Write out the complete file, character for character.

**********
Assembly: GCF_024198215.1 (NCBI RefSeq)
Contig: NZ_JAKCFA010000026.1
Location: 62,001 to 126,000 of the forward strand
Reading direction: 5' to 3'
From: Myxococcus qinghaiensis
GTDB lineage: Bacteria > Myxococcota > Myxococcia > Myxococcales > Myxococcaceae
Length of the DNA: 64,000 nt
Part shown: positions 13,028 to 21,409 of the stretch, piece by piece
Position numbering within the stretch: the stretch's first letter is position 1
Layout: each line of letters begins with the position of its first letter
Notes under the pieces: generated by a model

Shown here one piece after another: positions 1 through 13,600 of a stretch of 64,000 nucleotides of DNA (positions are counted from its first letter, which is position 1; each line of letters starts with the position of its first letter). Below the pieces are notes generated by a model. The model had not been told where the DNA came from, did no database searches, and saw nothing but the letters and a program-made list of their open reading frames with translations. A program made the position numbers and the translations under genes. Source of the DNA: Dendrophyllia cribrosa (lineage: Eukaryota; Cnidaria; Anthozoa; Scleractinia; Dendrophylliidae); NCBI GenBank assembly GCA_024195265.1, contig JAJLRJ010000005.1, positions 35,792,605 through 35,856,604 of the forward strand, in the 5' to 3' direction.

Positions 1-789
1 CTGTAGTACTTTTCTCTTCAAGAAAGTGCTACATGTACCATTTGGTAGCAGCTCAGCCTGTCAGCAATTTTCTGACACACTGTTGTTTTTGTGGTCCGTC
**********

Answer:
Assembly: GCF_024198215.1 (NCBI RefSeq)
Contig: NZ_JAKCFA010000026.1
Location: 62,001 to 126,000 of the forward strand
Reading direction: 5' to 3'
From: Myxococcus qinghaiensis
GTDB lineage: Bacteria > Myxococcota > Myxococcia > Myxococcales > Myxococcaceae
Length of the DNA: 64,000 nt
Part shown: positions 13,028 to 21,409 of the stretch, piece by piece
Position numbering within the stretch: the stretch's first letter is position 1
Layout: each line of letters begins with the position of its first letter
Notes under the pieces: generated by a model

Shown here one piece after another: positions 1 through 13,600 of a stretch of 64,000 nucleotides of DNA (positions are counted from its first letter, which is position 1; each line of letters starts with the position of its first letter). Below the pieces are notes generated by a model. The model had not been told where the DNA came from, did no database searches, and saw nothing but the letters and a program-made list of their open reading frames with translations. A program made the position numbers and the translations under genes. Source of the DNA: Dendrophyllia cribrosa (lineage: Eukaryota; Cnidaria; Anthozoa; Scleractinia; Dendrophylliidae); NCBI GenBank assembly GCA_024195265.1, contig JAJLRJ010000005.1, positions 35,792,605 through 35,856,604 of the forward strand, in the 5' to 3' direction.

Positions 1-789
1 CTGTAGTACTTTTCTCTTCAAGAAAGTGCTACATGTACCATTTGGTAGCAGCTCAGCCTGTCAGCAATTTTCTGACACACTGTTGTTTTTGTGGTCCGTC